Can Liens Make it Harder to Sell a Home?

Address Liens Before Selling a HomeWhen selling a home, a homeowner may encounter a home lien. A lien serves as a legal recorded claim which is made against the property in order to collect any money owed. Not every lien makes it hard to sell a home, as most homeowners have a lien from the mortgage lender when they take out a mortgage. In such a case, this lien is only enforced if a homeowner is not able to pay back the mortgage loan. However, there are other liens that can cause potential difficulties for homeowners. Learn more about problematic home liens today.

For informational purposes only. Always consult with an attorney or certified tax expert before proceeding with any real estate transaction.

The Problem with Home Liens

Homeowners can be subjected to liens from mortgage lenders, the federal government or a person with legal interest in the property. Individuals may find out about a lien as it becomes a matter of public record. Homeowners may be forced into foreclosing on a home when not taking action with some home liens, such as mortgage liens, HELOC liens, or tax liens. These liens would need to be paid so that the lien itself can be lifted from the property. Reasons a lien may be placed on a home include:

  • Failure to pay property taxes;
  • Not-payment of taxes;
  • Ignoring bills from a contractor; and
  • Losing a lawsuit.

There are other options when homeowners cannot make full restitution on their debt. Some homeowners may not be able to pay the entire debt outright and choose to settle with their creditor. This can make it feasible to have the lien lifted and make it easier to refinance or sell the property. Some claims may no longer be valid. In such cases, the expired claim may be expunged from the public record by contacting a specific individual. A homeowner may decide not to address their liens and sell the home “as-is.” This may attract a smaller pool of potential buyers and lead to a loss of equity in a home as it may be listed below market value.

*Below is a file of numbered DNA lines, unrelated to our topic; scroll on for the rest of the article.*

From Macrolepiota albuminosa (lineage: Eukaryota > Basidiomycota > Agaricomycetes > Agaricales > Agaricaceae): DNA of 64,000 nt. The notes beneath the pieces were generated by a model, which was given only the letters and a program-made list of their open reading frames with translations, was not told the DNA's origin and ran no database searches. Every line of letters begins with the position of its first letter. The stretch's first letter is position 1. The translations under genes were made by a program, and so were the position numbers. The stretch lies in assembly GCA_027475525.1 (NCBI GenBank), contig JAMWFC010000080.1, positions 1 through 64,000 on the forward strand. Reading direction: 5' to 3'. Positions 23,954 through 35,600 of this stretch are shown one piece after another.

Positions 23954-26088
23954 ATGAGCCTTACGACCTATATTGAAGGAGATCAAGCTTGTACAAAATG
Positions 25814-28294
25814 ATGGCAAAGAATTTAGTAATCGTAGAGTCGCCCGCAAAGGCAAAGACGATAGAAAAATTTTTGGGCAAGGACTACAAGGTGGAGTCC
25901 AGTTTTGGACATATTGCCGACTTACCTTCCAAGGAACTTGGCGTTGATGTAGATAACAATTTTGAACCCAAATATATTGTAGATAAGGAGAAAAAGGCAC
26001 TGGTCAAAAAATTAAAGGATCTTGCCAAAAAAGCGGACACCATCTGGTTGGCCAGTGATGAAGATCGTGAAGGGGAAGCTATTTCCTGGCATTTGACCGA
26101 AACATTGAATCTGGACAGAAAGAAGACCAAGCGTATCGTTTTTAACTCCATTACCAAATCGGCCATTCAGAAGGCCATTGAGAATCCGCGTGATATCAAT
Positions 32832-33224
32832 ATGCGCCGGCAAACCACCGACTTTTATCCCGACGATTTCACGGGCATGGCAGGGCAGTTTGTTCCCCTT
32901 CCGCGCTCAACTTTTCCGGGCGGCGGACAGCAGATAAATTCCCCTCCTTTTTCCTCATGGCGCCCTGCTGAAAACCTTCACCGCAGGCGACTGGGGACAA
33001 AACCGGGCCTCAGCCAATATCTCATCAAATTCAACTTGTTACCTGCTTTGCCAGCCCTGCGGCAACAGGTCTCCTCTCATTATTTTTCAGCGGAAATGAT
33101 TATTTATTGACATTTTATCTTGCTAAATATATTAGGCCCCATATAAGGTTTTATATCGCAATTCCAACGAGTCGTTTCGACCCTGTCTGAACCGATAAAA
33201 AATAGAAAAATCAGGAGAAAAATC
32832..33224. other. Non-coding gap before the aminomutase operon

Selling a Home with Involuntary Liens

Aside from mortgage notes, the other liens mentioned, such as tax liens and court judgments, are examples of involuntary liens. Homeowners may find it difficult to sell a home with such liens, as many buyers would not want to close on a home with lingering liens. A lien may still exist on a property, even when the payments have been made in full. In such cases, the courts may not have gotten around to releasing the lien or the lien holder may not have given notification. Homeowners would then need to correct the error and request that an old lien be removed from the lien holder. Homeowners who may have had a lien in the past but have paid it off would want to review their title report before listing to ensure that the lien is no longer on the title report.

Having one or more involuntary liens on a home can interfere with the home selling process. According to the IRS, a federal tax lien must be satisfied before a homeowner may sell or refinance. Such a lien may be paid prior to listing or may be paid back from sales proceeds. The amount of equity in a home will be a factor when deciding on whether the tax lien may be satisfied entirely out of sales proceeds. This is a path for those with significant equity in their Las Vegas The Lakes new home. Those that want to maintain their equity and home value may want to pursue paying off any valid involuntary liens. Buyers may see the title report and either look for another home to purchase or attempt to negotiate a lower price.

Selling with Multiple Home Liens

Homeowners may have multiple judgments against them and need to pay off debt to different lenders. Tax liens will take priority over all other liens. This can cause frustration to a mortgage lender. A mortgage holder would be able to recover money owed to them only after federal and state income tax liens have been addressed. A mortgage holder may object to the sale of a property if they are not able to get the amount owed to them from the proceeds. This situation can add a further wrinkle when selling a home with liens. Not only is it harder to close with a qualified buyer, but a mortgage lender may not agree to the sale when the sale price is not sufficient to cover the debt owed to them. Speak with a reputable agent to learn the best approach to selling a home with a tax lien or other judgment.

For informational purposes only. Always consult with a certified tax expert before proceeding with any real estate transaction.

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